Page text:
By New Times
By Robrt L. Pela
By Lauren Saria and Heather Hoch
By Deborah Sussman
By Robrt L. Pela and Amy Silverman
By Kathleen Vanesian
By Eric Schaefer
By Heather Hoch
On the Road: Thank goodness the weekend in northern Arizona (see this week's Cafe column) wasn't my only summer escape.
I spent some time in Quebec, Canada, maybe the most charming town in North America.
Sure, I got worked up over the tourist sites. But eating was just as much a highlight.
It's amazing how pleasant breakfast can be when you don't have to gulp it down two minutes before you have to leave for work. My wife and I would spend about an hour each morning at a cafe on a street so narrow you could practically touch both sides with your hands at the same time. There we read the paper over croissants, grilled French bread and jam, and chocolatines, croissants stuffed with melted chocolate. In Quebec style, we washed everything down with a huge bowl of coffee and steamed milk.
I was surprised to discover there is a distinctive Quebec cuisine. Naturally, it bears strong French influences, but it owes much to local geography, too.
I doubt whether we'll ever sample it here in the Valley. That's because the food is staggeringly rich and hearty, designed to get natives through eight shivering months of bone-chilling winter. Stepping out into a 100-degree evening after a traditional Quebec meal could prove fatal.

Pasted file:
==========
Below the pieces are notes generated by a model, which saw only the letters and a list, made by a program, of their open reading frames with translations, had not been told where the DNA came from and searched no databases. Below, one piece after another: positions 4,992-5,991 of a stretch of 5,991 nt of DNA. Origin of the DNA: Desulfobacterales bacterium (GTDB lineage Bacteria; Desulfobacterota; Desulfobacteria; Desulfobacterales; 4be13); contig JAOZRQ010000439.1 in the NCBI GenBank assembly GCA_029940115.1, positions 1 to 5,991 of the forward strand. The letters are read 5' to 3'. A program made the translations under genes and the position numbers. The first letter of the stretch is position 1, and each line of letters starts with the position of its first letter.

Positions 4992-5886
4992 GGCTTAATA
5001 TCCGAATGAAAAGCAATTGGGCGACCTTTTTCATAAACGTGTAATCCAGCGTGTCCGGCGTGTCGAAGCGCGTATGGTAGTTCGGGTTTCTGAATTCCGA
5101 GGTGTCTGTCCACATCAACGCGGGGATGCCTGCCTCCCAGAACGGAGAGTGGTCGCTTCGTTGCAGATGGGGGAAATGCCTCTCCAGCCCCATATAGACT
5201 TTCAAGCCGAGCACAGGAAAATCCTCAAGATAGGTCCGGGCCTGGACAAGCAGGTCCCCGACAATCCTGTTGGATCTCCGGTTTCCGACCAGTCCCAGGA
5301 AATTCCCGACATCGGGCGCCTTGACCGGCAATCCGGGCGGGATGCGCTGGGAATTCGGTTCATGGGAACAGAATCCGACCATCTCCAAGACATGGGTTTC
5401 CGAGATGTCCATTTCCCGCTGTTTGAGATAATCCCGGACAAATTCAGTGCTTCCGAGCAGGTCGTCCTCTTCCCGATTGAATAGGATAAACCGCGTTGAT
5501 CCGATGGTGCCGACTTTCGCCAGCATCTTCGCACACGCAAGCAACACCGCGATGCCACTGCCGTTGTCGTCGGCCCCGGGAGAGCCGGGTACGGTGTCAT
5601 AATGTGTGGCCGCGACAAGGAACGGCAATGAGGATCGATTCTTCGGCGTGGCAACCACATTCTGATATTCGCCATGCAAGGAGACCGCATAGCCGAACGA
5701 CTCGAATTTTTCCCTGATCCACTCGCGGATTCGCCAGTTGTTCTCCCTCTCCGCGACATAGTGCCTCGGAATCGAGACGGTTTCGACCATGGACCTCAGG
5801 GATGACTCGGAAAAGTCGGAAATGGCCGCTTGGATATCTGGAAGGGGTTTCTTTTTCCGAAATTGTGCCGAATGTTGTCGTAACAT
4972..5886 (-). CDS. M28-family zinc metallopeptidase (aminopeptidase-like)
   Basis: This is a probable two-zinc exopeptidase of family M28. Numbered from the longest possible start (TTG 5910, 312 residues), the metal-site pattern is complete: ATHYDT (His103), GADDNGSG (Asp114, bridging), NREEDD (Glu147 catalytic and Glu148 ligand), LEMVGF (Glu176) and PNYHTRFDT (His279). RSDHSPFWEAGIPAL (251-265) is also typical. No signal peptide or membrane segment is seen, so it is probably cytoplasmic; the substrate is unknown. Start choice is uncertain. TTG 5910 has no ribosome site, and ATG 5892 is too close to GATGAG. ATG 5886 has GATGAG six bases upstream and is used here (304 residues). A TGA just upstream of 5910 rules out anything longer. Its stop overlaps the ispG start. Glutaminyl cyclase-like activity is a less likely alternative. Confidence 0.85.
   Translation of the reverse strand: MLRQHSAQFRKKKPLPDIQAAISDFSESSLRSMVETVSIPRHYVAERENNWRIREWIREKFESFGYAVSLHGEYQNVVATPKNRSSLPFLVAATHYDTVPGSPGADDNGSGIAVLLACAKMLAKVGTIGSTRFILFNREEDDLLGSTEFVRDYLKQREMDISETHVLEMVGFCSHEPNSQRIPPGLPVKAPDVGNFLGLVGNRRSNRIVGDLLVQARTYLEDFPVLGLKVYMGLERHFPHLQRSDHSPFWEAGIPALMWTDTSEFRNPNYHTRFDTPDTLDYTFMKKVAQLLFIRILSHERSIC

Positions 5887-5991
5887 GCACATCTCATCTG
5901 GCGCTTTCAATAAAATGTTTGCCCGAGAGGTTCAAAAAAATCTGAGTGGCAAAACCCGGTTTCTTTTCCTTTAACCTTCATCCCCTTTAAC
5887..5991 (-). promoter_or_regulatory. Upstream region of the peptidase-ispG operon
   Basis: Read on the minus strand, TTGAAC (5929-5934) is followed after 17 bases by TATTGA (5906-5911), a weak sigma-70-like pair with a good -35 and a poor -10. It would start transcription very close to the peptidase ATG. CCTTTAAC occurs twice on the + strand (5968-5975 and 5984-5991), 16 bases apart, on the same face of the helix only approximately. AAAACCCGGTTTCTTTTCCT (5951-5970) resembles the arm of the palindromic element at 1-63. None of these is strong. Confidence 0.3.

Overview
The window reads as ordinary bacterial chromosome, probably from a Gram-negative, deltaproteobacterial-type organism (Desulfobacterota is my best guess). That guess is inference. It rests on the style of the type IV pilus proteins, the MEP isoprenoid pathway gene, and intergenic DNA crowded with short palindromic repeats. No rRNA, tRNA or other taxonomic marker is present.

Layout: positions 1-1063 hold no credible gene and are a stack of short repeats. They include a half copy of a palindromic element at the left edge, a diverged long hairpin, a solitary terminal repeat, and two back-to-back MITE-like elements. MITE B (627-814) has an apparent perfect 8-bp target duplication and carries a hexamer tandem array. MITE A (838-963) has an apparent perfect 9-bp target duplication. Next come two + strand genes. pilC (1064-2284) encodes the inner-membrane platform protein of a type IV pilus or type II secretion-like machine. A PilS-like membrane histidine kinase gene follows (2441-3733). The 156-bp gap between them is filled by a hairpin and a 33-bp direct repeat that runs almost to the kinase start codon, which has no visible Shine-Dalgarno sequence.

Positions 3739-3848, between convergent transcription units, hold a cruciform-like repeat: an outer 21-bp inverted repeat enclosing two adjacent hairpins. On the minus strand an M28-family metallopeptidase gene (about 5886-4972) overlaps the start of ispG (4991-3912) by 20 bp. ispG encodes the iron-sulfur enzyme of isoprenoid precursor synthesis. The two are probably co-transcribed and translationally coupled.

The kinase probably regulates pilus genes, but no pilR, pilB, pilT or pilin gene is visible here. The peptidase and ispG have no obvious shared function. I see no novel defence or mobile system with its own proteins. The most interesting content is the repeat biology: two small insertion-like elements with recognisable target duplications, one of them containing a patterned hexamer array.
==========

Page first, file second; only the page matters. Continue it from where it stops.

Probably the best place to sample this lusty fare is in Quebec at Aux Anciens Canadiens, housed in a building dating back to 1675.
Start off with Grandmother's Pea Soup, a venerable dish fashioned from split yellow peas. The Assiette des Habitants (Country Platter) lets you sample several traditional main dishes. If you've ever traveled in Michigan's Upper Peninsula, you'll recognize the Quebec Meat Pie as a form of pasty ground beef and pork folded into a pie crust. The Meatball Ragout is spiced with cinnamon, while the Pork and Beans come nestled in a pastry cup.
Quebec is famous for its maple syrup. (Strangely, it's no bargain--you can get it here in the Valley at Trader Joe's for the same price.) Cooks ladle it on everything from ice cream to duck. In fact, Aux Anciens Canadiens' duckling braised in maple syrup is scrumptious, a nice twist on the traditional berry or orange sauce. A tart, refreshing, local apple cider provides the right liquid touch.
The absolute maple-syrup killer, however, is the tarte au sucre. It's a maple-syrup pie--like a pecan pie without the nuts--addictive enough to be classified as a drug. Every restaurant serves it, and we never had the will power to pass it up.
Many native dishes emphasize game. Caribou from Labrador is popular. If my dish was any guide, caribou is somewhat less gamy than elk or deer from the American West, and somewhat more tender. It's generally served in a sharp pepper sauce. You'll also encounter lots of rabbit, often teamed with potatoes, onions and mushrooms in a filling pastry pie.
With the weak Canadian dollar, prices seem uncommonly low. A three-course meal at Aux Anciens Canadiens will set you back between 20 and 25 American dollars, including tax.
Suggestions? Write me at New Times, P.O. Box 2510, Phoenix,